The Orlando International Airport plans to reduce wait times for overseas travelers by tapping into popular technology.
The Greater Orlando Aviation Authority, the governing body of the airport, approved $4 million in funding to upgrade its processing system with facial recognition technology for arrival and departure travelers. The airport will be the first in the U.S. to be part of the U.S. Customs & Border Protection Biometric Entry & Exit Program with the airport's 30 international gates equipped with the technology. The system has been in testing with British Airways passengers traveling to Orlando and the United Kingdom. The technology allows flights to board in less than 15 minutes and eliminates the need for passengers to handle boarding passes and passports at the time of boarding.
Here's how Orlando International Airport describes it:
How the exit process works:
Prior to boarding, [Customs] generates biometric templates of the historical images (including passport and visa photos) of travelers for a given flight and temporarily stores them in the Virtual Private Cloud. Each traveler approaches the departure gate during boarding to stand for a photo, which is captured by a camera, operated by airlines/airport authorities. The matching service verifies the traveler’s identity by comparing the best photo taken prior to boarding to the historical images in the [Customs] database. Once verified, the passenger can board.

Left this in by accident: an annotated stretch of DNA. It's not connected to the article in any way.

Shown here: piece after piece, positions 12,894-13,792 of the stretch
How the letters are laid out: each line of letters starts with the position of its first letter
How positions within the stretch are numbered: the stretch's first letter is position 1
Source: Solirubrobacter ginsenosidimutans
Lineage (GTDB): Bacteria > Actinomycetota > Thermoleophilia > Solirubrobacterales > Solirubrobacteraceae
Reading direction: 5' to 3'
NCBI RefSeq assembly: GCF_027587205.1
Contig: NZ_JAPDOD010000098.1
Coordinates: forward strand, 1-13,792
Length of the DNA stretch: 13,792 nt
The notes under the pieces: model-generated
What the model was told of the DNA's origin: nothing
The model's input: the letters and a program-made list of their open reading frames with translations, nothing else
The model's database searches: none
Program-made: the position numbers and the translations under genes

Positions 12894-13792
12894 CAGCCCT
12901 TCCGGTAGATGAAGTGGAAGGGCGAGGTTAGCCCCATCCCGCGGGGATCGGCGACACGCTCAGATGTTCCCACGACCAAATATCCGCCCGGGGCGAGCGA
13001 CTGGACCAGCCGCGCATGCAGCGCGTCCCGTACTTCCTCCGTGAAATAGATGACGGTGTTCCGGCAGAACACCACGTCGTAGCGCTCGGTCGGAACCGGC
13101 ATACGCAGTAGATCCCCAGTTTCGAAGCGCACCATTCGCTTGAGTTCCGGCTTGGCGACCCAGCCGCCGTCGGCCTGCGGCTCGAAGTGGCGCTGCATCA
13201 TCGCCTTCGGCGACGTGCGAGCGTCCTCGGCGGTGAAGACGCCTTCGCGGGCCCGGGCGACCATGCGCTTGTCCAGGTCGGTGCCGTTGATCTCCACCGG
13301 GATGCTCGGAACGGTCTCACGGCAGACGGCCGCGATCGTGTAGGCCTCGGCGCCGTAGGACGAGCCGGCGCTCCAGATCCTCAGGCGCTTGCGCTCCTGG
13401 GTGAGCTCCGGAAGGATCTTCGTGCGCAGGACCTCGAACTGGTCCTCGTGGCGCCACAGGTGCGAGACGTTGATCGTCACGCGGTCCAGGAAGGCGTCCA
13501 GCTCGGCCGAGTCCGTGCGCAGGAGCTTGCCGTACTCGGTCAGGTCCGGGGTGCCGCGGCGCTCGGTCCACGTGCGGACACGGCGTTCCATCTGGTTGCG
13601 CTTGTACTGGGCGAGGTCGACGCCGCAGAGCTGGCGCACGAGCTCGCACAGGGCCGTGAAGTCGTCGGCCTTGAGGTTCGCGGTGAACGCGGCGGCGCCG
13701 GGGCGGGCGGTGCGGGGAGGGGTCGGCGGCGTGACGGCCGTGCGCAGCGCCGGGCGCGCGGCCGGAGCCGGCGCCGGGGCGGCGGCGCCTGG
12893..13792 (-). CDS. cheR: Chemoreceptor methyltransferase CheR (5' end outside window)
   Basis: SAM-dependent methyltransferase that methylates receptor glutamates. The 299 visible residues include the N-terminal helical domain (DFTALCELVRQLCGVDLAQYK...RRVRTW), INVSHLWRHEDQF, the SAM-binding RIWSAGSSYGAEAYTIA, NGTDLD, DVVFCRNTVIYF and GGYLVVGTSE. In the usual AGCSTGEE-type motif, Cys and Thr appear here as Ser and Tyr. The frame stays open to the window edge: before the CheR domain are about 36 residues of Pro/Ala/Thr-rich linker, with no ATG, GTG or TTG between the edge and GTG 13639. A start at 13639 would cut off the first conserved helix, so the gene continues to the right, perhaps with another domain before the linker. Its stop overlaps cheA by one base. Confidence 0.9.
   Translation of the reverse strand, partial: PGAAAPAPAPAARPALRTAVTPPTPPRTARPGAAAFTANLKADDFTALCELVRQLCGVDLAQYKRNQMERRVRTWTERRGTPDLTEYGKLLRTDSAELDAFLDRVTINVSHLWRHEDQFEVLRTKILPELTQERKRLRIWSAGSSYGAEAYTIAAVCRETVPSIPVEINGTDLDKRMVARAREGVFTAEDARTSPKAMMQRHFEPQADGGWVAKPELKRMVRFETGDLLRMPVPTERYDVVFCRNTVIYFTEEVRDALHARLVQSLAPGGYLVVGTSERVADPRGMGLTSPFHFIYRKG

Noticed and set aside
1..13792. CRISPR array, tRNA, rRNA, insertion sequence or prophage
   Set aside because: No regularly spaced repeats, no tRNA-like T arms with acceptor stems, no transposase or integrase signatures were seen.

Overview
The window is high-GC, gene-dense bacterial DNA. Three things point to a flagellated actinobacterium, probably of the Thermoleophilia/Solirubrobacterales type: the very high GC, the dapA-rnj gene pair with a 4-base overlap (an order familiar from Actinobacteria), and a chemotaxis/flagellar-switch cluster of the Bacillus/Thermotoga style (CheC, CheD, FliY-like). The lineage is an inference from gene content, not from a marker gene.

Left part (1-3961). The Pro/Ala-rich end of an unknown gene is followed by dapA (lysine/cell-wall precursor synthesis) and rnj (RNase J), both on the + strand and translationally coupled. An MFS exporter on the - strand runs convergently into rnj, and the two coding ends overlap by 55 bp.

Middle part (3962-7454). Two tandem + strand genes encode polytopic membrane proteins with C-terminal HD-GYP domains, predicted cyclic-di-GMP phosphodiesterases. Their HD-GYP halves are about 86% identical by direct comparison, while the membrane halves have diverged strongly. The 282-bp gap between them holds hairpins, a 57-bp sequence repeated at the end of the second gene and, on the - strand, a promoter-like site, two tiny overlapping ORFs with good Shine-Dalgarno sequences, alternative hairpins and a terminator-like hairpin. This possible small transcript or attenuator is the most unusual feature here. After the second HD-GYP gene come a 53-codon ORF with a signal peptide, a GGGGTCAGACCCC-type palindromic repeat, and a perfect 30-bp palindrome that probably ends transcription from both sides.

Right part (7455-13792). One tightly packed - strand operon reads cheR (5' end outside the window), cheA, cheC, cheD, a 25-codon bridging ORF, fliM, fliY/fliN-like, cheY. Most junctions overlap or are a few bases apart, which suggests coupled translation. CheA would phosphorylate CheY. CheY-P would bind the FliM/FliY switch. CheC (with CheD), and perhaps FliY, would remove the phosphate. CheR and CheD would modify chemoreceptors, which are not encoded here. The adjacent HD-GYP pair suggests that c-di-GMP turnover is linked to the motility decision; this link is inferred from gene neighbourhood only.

How the entry process works:
[Customs] uses airline manifest data to retrieve existing traveler photographs from government databases, including passports and visas, to build a photo gallery of travelers who are expected to arrive in the United States. At the inspection booth, [Customs] captures a photograph of the traveler and matches it to a photograph in the pre-assembled gallery. After the matching service verifies the traveler’s identity, the [Customs] Officer conducts an inspection to establish the purpose and intent of travel and thus either directs the traveler to baggage claim or refers the traveler to secondary for further inspection.
“Customer satisfaction is always our top priority and the goal of the board is to make the journey through Orlando International Airport as enjoyable as possible,” said Frank Kruppenbacher, chairman of the Greater Orlando Aviation Authority, in a prepared statement. “This program will benefit our more than 6 million annual international passengers by delivering a simpler travel process.”
Speeding up the airport process is an integral piece to the overall Orlando experience for visitors. Smooth transitions on and off of planes and into the Orlando area impact how guests first experience and remember the region. So a smoother process can help encourage more visitation to Central Florida, which is a boon for the region's $60 billion tourism industry.
Orlando Business Journal 4/18/2018